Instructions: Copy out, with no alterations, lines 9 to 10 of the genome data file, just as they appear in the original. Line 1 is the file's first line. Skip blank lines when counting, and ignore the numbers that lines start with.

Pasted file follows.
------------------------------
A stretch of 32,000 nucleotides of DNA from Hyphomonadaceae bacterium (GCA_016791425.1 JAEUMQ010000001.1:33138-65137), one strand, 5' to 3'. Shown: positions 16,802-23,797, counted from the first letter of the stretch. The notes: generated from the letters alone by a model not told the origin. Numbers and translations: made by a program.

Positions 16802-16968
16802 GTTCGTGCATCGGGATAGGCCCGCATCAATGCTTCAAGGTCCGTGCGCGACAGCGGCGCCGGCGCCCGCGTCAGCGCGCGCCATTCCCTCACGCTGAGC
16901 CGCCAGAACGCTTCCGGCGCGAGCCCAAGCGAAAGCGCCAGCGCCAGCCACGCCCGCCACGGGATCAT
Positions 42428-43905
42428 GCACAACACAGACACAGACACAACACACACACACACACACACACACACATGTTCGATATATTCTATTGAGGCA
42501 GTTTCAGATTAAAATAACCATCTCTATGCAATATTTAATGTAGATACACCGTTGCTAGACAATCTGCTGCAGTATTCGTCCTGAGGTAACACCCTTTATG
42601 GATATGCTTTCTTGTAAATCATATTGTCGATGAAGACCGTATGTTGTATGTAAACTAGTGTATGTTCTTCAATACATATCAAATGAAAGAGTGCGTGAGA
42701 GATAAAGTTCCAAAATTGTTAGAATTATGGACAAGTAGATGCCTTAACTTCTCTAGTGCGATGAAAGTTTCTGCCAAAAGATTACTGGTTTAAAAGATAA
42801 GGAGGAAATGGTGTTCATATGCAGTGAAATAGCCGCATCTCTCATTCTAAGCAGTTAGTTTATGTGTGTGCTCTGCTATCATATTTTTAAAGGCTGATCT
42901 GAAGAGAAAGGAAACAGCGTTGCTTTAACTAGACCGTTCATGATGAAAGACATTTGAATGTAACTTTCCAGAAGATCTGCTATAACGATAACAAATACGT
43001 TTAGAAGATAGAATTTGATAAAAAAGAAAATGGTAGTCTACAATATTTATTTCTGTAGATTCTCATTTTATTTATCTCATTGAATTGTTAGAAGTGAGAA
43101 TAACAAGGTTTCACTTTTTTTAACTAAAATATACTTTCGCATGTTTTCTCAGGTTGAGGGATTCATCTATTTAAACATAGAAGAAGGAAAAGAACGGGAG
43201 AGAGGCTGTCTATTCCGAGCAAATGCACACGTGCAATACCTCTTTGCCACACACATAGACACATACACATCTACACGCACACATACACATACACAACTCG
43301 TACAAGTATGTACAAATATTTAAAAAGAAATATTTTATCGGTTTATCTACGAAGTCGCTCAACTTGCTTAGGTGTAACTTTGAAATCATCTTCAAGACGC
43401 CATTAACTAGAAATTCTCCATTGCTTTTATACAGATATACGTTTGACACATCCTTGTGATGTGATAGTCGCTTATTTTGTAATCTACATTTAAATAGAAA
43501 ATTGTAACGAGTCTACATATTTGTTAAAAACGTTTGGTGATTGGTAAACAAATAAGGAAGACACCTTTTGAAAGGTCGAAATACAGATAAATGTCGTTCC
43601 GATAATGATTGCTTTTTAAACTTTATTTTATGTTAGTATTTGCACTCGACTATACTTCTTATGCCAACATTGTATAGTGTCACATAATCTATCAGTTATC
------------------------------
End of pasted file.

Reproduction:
42701 GATAAAGTTCCAAAATTGTTAGAATTATGGACAAGTAGATGCCTTAACTTCTCTAGTGCGATGAAAGTTTCTGCCAAAAGATTACTGGTTTAAAAGATAA
42801 GGAGGAAATGGTGTTCATATGCAGTGAAATAGCCGCATCTCTCATTCTAAGCAGTTAGTTTATGTGTGTGCTCTGCTATCATATTTTTAAAGGCTGATCT